The first thing students saw as they filtered into Shivani Gupta’s classroom was one word—pharmily—written on the chalkboard. Gupta, a third-year PharmD candidate at the School of Pharmacy, was there to share her passion for pharmacy with first-year Rutgers students interested in healthcare careers. She hoped to not only pique their interest in the profession but maybe even welcome a few of them into the Rutgers pharmacy family—aka, the pharmily.

Gupta designed and taught the class, “Exploring Pharmacy,” as a peer instructor with First-Year Interest Group Seminars, or FIGS, a program directed by Rutgers’ Career Services. Designed to ease the transition from high school to college, FIGS are one-credit courses that introduce new students to careers across dozens of academic interest areas. “Besides classroom management and teaching strategies,” says Gupta, “I also learned how to empower others through engaging coursework.”

As a FIGS peer instructor, Gupta went through a highly selective interview process and several months of training over the spring and summer months. She designed the course herself, with guidance from Michael Toscani, research professor in the Department of Pharmacy Practice and Administration and the fellowship director of the Rutgers Institute for Pharmaceutical Industry Fellowships.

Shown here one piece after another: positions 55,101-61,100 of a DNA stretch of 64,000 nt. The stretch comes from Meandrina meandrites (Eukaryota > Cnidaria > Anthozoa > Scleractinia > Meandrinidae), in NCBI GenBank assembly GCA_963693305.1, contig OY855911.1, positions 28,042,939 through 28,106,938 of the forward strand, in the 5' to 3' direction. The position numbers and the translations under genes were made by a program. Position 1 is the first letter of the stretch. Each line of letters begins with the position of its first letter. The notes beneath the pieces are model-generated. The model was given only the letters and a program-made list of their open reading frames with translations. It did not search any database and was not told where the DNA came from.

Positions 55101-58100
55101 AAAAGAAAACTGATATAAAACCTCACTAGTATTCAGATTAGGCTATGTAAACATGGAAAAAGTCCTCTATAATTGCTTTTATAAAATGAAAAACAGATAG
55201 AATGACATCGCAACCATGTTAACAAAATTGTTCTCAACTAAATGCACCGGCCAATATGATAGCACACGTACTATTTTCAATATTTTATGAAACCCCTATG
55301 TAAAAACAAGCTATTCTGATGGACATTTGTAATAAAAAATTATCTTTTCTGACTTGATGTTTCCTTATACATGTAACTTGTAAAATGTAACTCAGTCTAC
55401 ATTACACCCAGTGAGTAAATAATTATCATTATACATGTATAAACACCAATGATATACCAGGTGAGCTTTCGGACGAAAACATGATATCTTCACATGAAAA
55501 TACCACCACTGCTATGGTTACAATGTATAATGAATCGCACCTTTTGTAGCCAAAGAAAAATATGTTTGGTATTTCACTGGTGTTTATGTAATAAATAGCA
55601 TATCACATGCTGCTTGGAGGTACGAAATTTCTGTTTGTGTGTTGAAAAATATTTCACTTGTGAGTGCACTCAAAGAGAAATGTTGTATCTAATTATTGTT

“Shivani did a great job,” affirms Toscani, “by creatively initiating and delivering a pharmacy curriculum into the FIGS program. Her work has made an impact within our pharmacy community and brings further attention to our PharmD program from the larger Rutgers community.”

Her course, taught this past fall, introduced students to the pharmacy profession and the critical roles pharmacists play in community, hospital, and industry settings. A highlight for her students was a tour of the pharmacy building and its state-of-the-art simulation labs. Gupta also guided students through Rutgers’ academic and career resources and taught job-search skills like résumé writing, all while helping them to connect with a network of other first-year students and pharmacy professionals.

Overall, the FIGS experience, Gupta says, “confirmed that I enjoy advocating for our pharmacy profession and hope to incorporate academia in some capacity in my future career.”

Gupta’s skill as a teacher and an advocate is clear in the testimony of a student who enrolled in her class by mistake. On making her FIGS selection, this psychology major inadvertently checked “pharmacy” instead of the interest area listed below it: philosophy. Encouraged and supported by Gupta, she chose to stay in the class, and, before long, it became her favorite course on her schedule.

“I never asked to get adopted by a pharmacy class,” wrote Gupta’s accidental pharmacy student, “but I’ve never been more grateful to be part of the pharmily.”